Tuesday, April 25, 2017
Seleznev, operating under the alias Track2, had infected POS systems with malware to steal and resell credit card data on dark websites. When taken into custody in the Maldives in April 2014, he reportedly had more than 1.7 million stolen credit card accounts stored in his laptop, mostly from small merchants in the western area of Washington State. The breaches affected approximately 3,700 financial institutions and more than 500 small merchants, representing more than $169 million in combined losses, according to sources familiar with the investigation.
Judge Richard A. Jones, of the U.S. Western District of Washington State, convicted 32-year-old Seleznev on 38 counts, as follows:
Seleznev may face additional charges in other U.S. jurisdictions, including racketeering and possession of illegal access devices in the District of Nevada and bank and wire fraud charges in the Northern District of Georgia.
Seattle Chief of Police Kathleen O'Toole said, "Crime has no borders. This individual is responsible for defrauding victims out of millions of dollars in Seattle alone, and we are proud to work with our federal partners to bring him to justice."
David Vergara, Head of Global Product Marketing at Vasco Data Security, said the Seleznev case reinforces the point that cybercrime comes in many shapes, sizes and channels, but is all designed to monetize stolen data, using malware as the primary transmission vehicle.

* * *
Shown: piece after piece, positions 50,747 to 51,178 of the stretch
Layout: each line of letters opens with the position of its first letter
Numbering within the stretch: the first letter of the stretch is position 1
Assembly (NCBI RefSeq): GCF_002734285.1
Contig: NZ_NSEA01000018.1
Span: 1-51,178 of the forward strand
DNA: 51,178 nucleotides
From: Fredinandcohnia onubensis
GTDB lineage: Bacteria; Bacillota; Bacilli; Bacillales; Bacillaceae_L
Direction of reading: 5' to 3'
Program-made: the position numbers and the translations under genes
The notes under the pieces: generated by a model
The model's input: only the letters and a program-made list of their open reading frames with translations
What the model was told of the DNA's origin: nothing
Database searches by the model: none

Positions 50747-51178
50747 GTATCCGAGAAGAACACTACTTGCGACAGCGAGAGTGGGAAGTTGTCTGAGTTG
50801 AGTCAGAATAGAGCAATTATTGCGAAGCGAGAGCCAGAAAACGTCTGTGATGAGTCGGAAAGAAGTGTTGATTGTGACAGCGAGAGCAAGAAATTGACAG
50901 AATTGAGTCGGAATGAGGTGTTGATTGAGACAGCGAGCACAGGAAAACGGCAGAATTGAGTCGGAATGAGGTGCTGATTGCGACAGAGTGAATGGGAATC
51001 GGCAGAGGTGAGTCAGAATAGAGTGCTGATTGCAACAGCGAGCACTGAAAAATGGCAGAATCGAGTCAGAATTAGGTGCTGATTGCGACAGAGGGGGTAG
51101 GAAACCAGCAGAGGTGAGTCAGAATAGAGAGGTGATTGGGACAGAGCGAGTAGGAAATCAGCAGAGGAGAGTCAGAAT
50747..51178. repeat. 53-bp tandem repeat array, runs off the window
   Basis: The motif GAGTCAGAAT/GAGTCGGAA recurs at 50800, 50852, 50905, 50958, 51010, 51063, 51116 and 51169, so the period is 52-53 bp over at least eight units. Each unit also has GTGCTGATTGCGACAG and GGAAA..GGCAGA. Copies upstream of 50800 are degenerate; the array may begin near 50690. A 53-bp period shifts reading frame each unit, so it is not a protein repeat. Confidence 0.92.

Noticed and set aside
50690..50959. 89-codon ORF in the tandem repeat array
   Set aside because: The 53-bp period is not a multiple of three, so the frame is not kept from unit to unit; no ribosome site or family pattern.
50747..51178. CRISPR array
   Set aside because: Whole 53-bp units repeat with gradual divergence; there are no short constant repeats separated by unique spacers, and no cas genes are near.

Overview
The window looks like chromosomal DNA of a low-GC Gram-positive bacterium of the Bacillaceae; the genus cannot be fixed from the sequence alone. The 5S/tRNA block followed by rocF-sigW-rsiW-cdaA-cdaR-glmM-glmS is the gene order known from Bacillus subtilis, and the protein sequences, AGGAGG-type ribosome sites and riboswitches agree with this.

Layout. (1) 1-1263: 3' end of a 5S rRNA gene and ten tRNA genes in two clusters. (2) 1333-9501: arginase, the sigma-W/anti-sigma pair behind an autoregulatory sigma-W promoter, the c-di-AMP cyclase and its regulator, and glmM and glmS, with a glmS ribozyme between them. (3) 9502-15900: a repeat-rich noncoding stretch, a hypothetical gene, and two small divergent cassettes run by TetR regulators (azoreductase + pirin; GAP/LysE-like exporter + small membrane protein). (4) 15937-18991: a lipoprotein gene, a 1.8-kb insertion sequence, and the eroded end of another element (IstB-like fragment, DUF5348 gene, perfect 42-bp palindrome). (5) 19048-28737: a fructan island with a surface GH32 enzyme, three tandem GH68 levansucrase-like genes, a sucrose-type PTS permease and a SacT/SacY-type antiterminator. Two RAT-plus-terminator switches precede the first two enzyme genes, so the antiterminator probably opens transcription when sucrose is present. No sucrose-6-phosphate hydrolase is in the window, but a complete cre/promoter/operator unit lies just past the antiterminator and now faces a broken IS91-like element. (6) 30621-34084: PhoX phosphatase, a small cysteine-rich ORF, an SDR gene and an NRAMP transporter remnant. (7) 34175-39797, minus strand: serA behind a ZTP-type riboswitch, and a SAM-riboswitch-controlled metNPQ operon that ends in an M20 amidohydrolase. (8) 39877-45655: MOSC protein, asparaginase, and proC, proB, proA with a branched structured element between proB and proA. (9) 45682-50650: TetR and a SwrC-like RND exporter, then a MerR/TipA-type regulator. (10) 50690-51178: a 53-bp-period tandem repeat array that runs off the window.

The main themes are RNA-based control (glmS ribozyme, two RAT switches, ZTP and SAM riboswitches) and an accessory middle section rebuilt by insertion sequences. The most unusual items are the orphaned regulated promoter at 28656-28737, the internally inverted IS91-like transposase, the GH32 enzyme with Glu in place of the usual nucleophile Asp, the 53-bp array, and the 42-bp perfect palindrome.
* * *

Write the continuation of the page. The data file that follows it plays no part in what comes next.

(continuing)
"The escalating threat of cybercrime is clearly galvanizing government agencies to increase collaboration and share talented resources," he said. "This is evident in the effort required to nab this Russian hacker that single-handedly caused $169 million in financial losses, and even drove some businesses under."
Vergara further noted that small businesses, with typically weak security, represent the path of least resistance to most hackers, who leverage disciplined coding skills, extensive networks and knowledge of their targets to maximize results.
For Seleznev, it was "a simple volume game, peeling millions of credit card numbers from point-of-sale systems at smaller restaurants, for example, with well-crafted malware," Vergara said. "Although this hacker generated tens of millions in personal gains through sophisticated POS attacks, increased focus and collaboration between government agencies ultimately won him 27 years behind bars."
Adam Atlas, Attorney at Law expressed a hope shared by numerous industry experts that "chip-and-PIN adoption, as well as better PCI compliance on the part of merchants, will result in this kind of criminal activity being less tempting for bad actors."
Atlas said victims of crimes should never be held responsible for crimes, but he emphasized the need for all payments industry stakeholders to understand and implement security guidelines, such as the Payment Card Industry Data Security Standard (PCI DSS).
"I think issuers also have a role to play in terms of connecting the dots between the IP addresses where cards are usually used and where they are suddenly used for criminal purposes," he added. "In short, all parts of the payment system are part of the solution to fight cybercrime."
The Green Sheet Inc. is now a proud affiliate of Bankcard Life, a premier community that provides industry-leading training and resources for payment professionals. Click here for more information.
Notice to readers: These are archived articles. Contact names or information may be out of date. We regret any inconvenience.